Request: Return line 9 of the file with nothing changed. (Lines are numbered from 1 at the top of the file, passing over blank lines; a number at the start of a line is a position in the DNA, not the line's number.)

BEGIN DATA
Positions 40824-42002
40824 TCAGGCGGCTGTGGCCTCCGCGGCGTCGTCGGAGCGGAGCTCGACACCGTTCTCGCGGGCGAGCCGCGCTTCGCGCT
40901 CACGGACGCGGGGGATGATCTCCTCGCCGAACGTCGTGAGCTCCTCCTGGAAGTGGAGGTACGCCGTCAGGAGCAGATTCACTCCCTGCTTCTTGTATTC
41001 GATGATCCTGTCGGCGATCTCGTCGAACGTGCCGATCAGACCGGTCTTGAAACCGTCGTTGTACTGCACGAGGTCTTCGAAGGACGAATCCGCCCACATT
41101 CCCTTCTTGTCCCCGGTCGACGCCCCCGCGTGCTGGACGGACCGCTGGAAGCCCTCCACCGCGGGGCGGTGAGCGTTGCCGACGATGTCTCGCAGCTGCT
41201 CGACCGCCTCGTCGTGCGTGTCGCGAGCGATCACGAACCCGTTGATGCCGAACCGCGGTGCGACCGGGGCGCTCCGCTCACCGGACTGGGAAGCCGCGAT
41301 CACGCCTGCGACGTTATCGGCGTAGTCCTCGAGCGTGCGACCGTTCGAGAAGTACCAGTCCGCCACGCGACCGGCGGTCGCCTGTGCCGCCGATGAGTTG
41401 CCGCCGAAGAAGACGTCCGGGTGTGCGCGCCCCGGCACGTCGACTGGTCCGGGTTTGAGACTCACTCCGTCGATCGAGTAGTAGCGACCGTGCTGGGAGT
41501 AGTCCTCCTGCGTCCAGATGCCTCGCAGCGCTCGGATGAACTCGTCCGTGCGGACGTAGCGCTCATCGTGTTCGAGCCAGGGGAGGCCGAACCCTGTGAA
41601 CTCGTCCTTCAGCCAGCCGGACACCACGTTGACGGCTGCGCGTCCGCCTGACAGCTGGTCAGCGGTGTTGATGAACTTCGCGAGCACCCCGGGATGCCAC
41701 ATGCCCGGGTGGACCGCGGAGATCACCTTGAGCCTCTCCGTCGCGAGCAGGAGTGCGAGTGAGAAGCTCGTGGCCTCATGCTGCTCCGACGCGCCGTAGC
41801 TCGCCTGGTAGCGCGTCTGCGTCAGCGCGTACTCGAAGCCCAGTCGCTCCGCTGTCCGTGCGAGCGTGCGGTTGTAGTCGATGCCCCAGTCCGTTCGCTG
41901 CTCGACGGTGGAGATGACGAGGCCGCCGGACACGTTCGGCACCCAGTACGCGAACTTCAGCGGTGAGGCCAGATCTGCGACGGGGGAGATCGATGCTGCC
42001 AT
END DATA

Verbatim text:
41501 AGTCCTCCTGCGTCCAGATGCCTCGCAGCGCTCGGATGAACTCGTCCGTGCGGACGTAGCGCTCATCGTGTTCGAGCCAGGGGAGGCCGAACCCTGTGAA